However, Coyne does not provide an index score in order to argue that the reconstruction efforts in Somalia and Haiti have not been successful. He gives an historical narrative of these efforts. These narratives bolster the understanding of the reader by having her appraise the reconstruction efforts herself through the analytical windows of public choice economics, game theory, Austrian co-ordination, social capital theory, institutional theory, etc.

Coyne's research reveals that the major aspects of reconstructing weak and failed states comprise two things. Foremost, finding and establishing a set of INCENTIVES that gives rise to the preference of liberal institutions. Secondly, occupiers must recognize, and pay due attention to, the CONSTRAINTS (e.g., time, public opinion, informal and formal rules, culture and history, just to name a few) of pursuing their goals of reconstruction.

What should be taken from this book is not that the economic way of thinking (i.e., the recognition of incentives and constraints) is the only method of appraising reconstruction efforts. Coyne, himself, references a number of scholars from Alexis de Tocqueville to Francis Fukuyama to underscore that diverse empirical and theoretical approaches are necessary. What is significant is that there are two methods that will assist the United States in exporting liberal institutions that may not have to comprise peacekeeping, bold force, nor humanitarian aid: Non-Intervention and Uni-lateral Free-trade. While the book details that markets are no panacea for exporting liberal institutions, Uni-lateral Free Trade and Non-Intervention will obviate accusations of U.S. "isolationism," and "imperialism."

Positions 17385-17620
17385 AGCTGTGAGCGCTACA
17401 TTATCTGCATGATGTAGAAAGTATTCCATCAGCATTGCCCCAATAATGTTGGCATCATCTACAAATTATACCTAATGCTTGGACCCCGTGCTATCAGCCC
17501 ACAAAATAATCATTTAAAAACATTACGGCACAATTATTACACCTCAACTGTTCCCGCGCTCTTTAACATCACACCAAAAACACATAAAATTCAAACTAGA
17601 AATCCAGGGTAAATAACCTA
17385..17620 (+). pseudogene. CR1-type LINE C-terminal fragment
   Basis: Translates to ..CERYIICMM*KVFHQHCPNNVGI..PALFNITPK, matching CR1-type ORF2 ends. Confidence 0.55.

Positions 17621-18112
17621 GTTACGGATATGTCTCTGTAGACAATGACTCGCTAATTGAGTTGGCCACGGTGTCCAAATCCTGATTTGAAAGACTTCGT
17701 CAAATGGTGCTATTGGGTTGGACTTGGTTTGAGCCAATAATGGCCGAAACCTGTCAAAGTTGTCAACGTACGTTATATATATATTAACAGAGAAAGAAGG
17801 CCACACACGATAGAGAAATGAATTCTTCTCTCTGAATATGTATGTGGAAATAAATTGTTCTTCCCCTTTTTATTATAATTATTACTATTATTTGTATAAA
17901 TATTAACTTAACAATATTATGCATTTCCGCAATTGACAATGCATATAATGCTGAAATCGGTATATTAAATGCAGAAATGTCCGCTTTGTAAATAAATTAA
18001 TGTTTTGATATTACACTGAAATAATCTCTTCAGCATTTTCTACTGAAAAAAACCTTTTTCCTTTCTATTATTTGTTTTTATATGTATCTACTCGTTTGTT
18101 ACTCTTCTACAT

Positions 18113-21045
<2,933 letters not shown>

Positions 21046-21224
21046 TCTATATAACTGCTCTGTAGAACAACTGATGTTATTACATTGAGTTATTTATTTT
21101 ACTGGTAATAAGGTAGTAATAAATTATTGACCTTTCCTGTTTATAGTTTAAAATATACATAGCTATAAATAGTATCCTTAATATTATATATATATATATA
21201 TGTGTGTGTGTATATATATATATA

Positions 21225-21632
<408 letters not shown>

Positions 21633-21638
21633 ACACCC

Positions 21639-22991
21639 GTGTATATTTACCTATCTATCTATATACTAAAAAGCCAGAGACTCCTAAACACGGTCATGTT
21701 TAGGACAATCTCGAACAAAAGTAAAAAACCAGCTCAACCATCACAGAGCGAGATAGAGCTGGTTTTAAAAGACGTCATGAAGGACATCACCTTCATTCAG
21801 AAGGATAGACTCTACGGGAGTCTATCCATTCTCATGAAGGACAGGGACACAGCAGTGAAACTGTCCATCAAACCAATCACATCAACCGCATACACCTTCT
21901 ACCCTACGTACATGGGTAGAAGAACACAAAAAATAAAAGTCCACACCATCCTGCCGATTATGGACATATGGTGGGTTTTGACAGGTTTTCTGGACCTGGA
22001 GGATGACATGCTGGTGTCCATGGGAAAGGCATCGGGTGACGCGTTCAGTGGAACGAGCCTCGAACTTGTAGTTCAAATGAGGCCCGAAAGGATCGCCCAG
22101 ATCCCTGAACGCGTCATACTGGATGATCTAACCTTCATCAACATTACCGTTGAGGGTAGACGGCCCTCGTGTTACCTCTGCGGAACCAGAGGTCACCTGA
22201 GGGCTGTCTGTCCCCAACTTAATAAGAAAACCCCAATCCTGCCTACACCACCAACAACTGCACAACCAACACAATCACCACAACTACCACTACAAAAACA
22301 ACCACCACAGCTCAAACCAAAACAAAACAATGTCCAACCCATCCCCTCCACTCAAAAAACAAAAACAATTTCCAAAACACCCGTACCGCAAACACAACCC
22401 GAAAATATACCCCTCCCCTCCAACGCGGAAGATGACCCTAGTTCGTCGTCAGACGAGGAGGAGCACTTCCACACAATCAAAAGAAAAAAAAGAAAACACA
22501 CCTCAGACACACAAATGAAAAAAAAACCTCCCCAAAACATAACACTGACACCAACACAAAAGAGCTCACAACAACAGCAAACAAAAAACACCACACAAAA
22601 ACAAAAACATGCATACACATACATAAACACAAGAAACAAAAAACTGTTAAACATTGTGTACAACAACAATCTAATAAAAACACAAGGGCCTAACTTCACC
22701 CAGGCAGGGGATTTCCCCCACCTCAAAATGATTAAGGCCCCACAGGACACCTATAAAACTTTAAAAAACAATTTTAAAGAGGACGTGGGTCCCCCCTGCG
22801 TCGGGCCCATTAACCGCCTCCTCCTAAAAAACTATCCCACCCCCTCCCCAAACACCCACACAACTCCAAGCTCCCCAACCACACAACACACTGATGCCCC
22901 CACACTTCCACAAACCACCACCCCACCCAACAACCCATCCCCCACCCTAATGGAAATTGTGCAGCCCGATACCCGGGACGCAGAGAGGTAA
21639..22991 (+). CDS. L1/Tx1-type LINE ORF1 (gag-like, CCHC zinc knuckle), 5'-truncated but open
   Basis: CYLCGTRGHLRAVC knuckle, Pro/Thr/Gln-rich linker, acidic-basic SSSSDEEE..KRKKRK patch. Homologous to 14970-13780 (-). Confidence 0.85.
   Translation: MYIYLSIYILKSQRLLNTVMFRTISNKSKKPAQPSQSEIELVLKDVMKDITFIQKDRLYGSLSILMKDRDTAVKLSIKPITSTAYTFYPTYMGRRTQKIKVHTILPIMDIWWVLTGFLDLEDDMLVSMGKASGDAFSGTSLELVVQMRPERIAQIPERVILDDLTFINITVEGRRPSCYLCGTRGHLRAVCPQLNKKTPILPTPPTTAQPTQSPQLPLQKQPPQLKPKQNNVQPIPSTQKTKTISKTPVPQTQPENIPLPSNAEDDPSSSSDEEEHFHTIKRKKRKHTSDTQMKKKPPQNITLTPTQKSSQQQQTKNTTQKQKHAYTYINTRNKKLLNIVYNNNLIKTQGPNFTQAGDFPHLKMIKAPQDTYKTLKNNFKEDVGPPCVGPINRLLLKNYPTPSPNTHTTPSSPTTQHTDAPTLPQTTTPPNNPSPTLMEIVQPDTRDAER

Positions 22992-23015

3 internautes sur 3 ont trouvé ce commentaire utile 
Washington Are You Listening? 6 mars 2009
Par Michael A. Beitler - Publié sur Amazon.com
Format: Broché
I had the pleasure of interviewing Dr. Coyne on my internet radio show, "Free Markets With Dr. Mike Beitler." In this book, Dr. Coyne uses the tools of economics to evaluate America's ability to export democracy through military occupation and reconstruction. Coyne concludes, with overwhelming evidence, military occupation and reconstruction typically not only fails but leads to negative unintended consequences as well.

Coyne offers the alternative of a U.S. foreign policy including principled nonintervention and free trade. He believes the role of incentives is critical (drawing from public choices economics). To quote Dr. Coyne, "In short, the historical record indicates that efforts to export liberal democracy at gunpoint are more likely to fail than succeed."

If you are interested in U.S. foreign policy, and believe there must be a better alternative, I highly recommend this book. Seeing the application of libertarian and free-market principles to foreign policy is very refreshing. Great work Chris!

Michael Beitler, Ph.D.
Author of "Rational Individualism" Rational Individualism: A Moral Argument for Limited Government & Capitalism